If you’ve ever curled up by the fireside with a good encyclopedia then Total Extreme Wrestling 2020 is the wrestling video game you’ve been looking for. It’s the perfect game for armchair owners and bookers but be forewarned: it will challenge you.
I’d even go so far as to say that it’s more like reading an owner’s manual but that sounds like a negative comment and I had far too much fun with Total Extreme Wrestling (TEW) 2020 to accidentally discourage anyone from trying it out.
This was my first time playing a game from the series that British programmer Adam Ryland began in 1995 with Extreme Warfare. It is a wrestling game without any actual wrestling gameplay but don’t let that turn you away because it has just about everything else.
There was once a very simple text-based wrestling game that I used to play on MS-DOS though I cannot for the life of me remember what it was called. It let you set up matches between characters unique to the game, input attempted moves by selecting numbers from a list and then do it over and over until the match was done. It was simple and addictive. In “Spinal Tap” parlance, TEW 2020 takes the strengths of that type of game and turns everything up to 11.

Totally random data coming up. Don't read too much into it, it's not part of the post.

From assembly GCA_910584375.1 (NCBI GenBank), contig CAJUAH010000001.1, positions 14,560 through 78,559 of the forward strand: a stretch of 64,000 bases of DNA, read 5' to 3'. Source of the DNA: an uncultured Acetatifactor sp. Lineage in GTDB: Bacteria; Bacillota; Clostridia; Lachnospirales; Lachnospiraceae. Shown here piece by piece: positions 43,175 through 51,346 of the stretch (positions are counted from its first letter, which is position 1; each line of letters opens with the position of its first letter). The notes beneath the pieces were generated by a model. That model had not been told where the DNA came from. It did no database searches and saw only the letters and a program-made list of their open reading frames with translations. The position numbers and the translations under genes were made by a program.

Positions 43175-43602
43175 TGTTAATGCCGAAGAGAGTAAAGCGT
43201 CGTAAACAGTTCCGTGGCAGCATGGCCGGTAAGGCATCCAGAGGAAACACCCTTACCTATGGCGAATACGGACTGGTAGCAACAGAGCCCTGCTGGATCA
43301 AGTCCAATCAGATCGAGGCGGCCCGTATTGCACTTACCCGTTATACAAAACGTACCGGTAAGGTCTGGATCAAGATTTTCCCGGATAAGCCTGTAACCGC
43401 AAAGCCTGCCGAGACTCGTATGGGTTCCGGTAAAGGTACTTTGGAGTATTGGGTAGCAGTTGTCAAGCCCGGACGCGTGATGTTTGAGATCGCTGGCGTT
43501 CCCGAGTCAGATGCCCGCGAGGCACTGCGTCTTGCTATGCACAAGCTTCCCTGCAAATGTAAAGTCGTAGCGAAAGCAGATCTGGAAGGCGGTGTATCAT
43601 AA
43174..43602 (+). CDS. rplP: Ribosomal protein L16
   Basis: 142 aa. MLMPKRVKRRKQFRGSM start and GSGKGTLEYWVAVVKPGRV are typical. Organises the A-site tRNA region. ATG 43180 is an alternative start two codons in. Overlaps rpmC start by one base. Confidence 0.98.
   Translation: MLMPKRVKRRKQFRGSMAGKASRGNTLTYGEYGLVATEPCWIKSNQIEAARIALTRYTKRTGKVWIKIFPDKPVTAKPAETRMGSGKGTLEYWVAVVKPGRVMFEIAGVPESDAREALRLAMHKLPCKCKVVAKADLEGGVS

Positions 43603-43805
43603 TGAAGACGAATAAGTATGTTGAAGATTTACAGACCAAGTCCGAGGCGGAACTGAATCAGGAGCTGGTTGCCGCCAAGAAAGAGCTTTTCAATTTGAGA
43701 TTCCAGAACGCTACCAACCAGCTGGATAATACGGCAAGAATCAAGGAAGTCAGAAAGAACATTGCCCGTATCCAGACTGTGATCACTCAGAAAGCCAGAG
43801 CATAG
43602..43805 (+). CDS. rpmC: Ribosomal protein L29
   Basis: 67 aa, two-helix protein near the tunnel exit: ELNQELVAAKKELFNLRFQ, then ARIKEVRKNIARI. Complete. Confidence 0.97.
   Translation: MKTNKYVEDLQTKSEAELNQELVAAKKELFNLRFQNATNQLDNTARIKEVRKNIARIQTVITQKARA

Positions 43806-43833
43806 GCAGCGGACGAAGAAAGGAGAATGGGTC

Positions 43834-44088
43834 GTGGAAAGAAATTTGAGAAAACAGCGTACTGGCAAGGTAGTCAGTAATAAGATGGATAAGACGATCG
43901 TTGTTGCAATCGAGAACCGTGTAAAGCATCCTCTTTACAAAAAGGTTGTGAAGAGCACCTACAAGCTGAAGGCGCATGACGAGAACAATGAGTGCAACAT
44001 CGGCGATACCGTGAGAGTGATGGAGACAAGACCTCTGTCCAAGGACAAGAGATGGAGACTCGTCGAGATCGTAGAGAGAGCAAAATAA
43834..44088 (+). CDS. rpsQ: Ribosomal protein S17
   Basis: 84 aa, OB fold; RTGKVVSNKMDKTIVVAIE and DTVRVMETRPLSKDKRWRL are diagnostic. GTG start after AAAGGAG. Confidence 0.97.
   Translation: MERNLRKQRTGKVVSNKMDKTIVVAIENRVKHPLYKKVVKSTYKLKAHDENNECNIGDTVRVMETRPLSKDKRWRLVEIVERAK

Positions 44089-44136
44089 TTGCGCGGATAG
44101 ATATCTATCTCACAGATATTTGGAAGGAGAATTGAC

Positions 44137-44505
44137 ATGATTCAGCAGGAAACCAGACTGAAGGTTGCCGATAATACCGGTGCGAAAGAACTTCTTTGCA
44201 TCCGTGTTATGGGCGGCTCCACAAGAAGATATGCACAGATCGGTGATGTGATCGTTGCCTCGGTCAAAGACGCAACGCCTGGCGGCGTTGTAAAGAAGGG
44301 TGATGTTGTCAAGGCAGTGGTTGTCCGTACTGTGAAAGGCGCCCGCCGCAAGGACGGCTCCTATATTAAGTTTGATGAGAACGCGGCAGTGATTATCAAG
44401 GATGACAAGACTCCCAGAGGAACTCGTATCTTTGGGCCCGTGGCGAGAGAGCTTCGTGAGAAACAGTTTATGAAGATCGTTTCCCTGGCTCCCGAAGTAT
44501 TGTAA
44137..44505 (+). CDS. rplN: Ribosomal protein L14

In brief, TEW 2020, produced by Grey Dog Software and available for Windows on PC, puts you in charge of the business side of wrestling. You choose a promotion and you run it: the bookings, the roster, the contracts, the TV deals, ticket prices, merchandise … it can seem endless. The game comes loaded with original promotions, wrestlers, referees and others. It’s up to you to manage what has become known to the game’s loyal players as The Cornellverse (named after one of Ryland’s original game characters named Tommy Cornell).
To give you a sense of some of the options for storytelling within the game I’ll tell you about the tale of The Great Avatar and Leaf LeBaum. After choosing The Great Avatar to be my character, I took control of a company called United States Pro Wrestling. Among my first self-appointed missions was to familiarize myself with my roster.